safety needs to catch up to technology and put people before cars

Although the authors' concern applies to pedestrians in particular, much applies to cyclist safety as well.

Views: 464

Reply to This

Replies to This Discussion

Thanks for posting that, it reminds me of this little video via Mark Wagenbuur ( "Bicycle Dutch" ), in that both recognise "that all people make mistakes", and that any successful designs must take this into account and not rely on assumptions about behaviour or that threats and fines are a substitute for safe infrastructure.

One of the founding principles is: It's not about the technology it's about how you use it. 

Australians have a deserved reputation as early adopters of new tech,  proof is in the number of on board cameras for cars, bikes and cyclists, and their value is undisputed but they are reactive, meaning after the event and not proactive in stopping an incident before.

and for the rant....

What would be nice is if "we" everyone on this site, our friends, colleagues and family publically proclaim out aloud. 

We are going to endorse and support proactive measures on road safety like this

Tell our pollies what we expect, that no longer is reactive approaches acceptable. 

Tell our friends and some of those Facebook hate sites, we will use the tools available to us to hold PEOPLE accountable for their actions.

Maybe then, sooner rather than later will public support swing to an active role, just like the drink driving campaigns turned public opinion from " well done drink driving and making it home"  to " shame - you risked the lives of people for your own selfish objectives"

Call out the message, share the word and live the approach cause its a long road and we can't afford to surrender

Now off to save some endangered slug worms of whatchamacallit island

The drink driving campaigns were the result of years of lobbying led by the medical establishment. Community acceptance came after the laws were introduced; they were bitterly fought by many groups, RBT especially. It's a good example of how lawmaking can lead, rather than follow, social norms.

Unfortunately, there is almost no-one outside of the cycling community who is seriously lobbying for improving road safety for vulnerable road users. The medical establishment are fixated on helmets, but have almost nothing to say on the need to encourage active transportation; mostly they focus on car technologies that protect the occupants.

'Towards zero' is a hollow slogan. Outside of fringe groups (and, sorry to say, cyclists are perceived as a fringe group), there is no practical support for actually delivering any real improvements in road safety in Australia. The 'rights of the motorist' trump everything.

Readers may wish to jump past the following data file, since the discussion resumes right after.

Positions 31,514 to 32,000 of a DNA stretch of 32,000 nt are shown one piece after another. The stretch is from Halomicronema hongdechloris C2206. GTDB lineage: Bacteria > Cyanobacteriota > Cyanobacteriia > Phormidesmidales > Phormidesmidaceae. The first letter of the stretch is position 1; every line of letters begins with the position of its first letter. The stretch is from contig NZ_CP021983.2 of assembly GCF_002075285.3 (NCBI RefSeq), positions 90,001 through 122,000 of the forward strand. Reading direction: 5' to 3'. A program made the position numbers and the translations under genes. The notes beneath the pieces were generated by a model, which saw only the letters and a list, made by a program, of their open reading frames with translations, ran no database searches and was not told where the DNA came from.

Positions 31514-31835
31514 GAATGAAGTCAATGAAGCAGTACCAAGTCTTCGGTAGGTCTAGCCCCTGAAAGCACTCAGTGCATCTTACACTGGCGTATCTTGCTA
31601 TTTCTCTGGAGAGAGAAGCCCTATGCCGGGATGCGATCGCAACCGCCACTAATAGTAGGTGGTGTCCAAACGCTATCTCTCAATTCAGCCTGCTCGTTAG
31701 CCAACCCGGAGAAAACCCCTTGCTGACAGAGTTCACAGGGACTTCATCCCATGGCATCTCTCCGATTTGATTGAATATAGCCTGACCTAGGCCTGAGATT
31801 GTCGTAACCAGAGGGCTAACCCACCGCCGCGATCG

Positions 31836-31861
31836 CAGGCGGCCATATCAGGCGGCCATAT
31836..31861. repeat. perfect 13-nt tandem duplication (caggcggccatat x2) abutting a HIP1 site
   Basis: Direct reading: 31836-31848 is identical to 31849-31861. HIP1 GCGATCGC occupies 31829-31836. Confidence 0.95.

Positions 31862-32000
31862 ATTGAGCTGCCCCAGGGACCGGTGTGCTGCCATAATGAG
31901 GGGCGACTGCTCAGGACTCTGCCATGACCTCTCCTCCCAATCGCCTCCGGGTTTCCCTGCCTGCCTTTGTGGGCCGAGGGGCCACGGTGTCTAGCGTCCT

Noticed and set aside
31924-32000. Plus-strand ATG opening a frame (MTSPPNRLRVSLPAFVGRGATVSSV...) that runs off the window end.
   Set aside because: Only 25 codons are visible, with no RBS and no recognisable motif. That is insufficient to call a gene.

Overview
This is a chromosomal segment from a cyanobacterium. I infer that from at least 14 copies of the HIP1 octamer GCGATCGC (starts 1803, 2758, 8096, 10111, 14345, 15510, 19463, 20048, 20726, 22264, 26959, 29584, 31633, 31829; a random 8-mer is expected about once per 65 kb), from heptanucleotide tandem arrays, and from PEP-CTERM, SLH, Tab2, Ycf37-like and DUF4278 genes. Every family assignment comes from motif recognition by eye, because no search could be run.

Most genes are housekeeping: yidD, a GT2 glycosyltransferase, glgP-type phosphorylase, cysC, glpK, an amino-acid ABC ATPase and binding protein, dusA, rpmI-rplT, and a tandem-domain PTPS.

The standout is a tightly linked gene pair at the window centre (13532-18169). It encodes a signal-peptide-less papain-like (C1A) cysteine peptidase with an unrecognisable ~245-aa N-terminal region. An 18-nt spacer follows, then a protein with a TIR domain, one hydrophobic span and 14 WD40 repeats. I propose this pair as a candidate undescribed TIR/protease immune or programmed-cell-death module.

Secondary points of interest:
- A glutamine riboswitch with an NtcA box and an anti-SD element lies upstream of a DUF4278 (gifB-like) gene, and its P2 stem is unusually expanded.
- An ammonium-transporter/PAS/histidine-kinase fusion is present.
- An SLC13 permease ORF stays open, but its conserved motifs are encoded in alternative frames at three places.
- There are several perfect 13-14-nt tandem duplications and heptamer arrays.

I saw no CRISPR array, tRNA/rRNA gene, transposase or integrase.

I recall statistics on hospital emergency by time of day and day.  The graph shot thru the roof late at night and even higher Friday and Saturday night

Yeah, "towards zero", not "vision zero", weasel words obviously put there by the minister wanting some wiggle room if trends didn't look good.

Some positives around: Doctors in Newcastle are lobbying for a network of cycle routes, and they did a paper on crashes in the area, trying to identify the main problems and causes for cyclist crashes. It was poor road design, not drivers of cars, they found, tho cars were significant. They are pushing for crashes to be notifiable health events, so that better records of the location and causes can be kept and acted on.
Paper here

I wonder if "

Moving vehicle – failed to see

14 " equates to SMIDSY events.

Environmental if occluded I suppose.

The original article in The Conversation
Has some interesting comments and a reply by one of the authors.

A sure way to lower the pedestrian toll is to reduce the numbers of cars on the roads. Like the sugar tax, a tax on car use wouldn't be popular, but might have significant health benefits. Maybe just increase the parking costs and eliminate a certain percentage of spots every year (efficiency dividend in Neo con speak). Not even Clover would do that though.

Some stats going around on on Twitter yesterday about car use in London - 50 % of trips less than 3 km! Bike trips faster in most cases! And some other good ones.

Also a good anti car article in Citylab - The Absurd Primacy of the Automobile in American Life. Huge costs not paid for by motorists.

There are many ways to address safety.  But while we continue to design our cities and more importantly our NEW developments around cars nothing is going to change.

We are continuing have urban design centred around cars as the primary means of transport.  The road layout, its speeds and the zoning all contribute to ruling out cycling as a practical means of transport for all but a small minority.

Compare that with inner urban areas which had streets and zoning designed well before the motor vehicle.

In short we are going backwards not forwards as a country regarding cycling.  Unless you live in our inner cities.

The elephant they failed to see is that reducing the amount of driving would be the best way to improve road safety.

And Westconnex just keeps on giving! 

But wait, there's more. Follow the money!


© 2020   Created by DamianM.   Powered by

Badges  |  Report an Issue  |  Terms of Service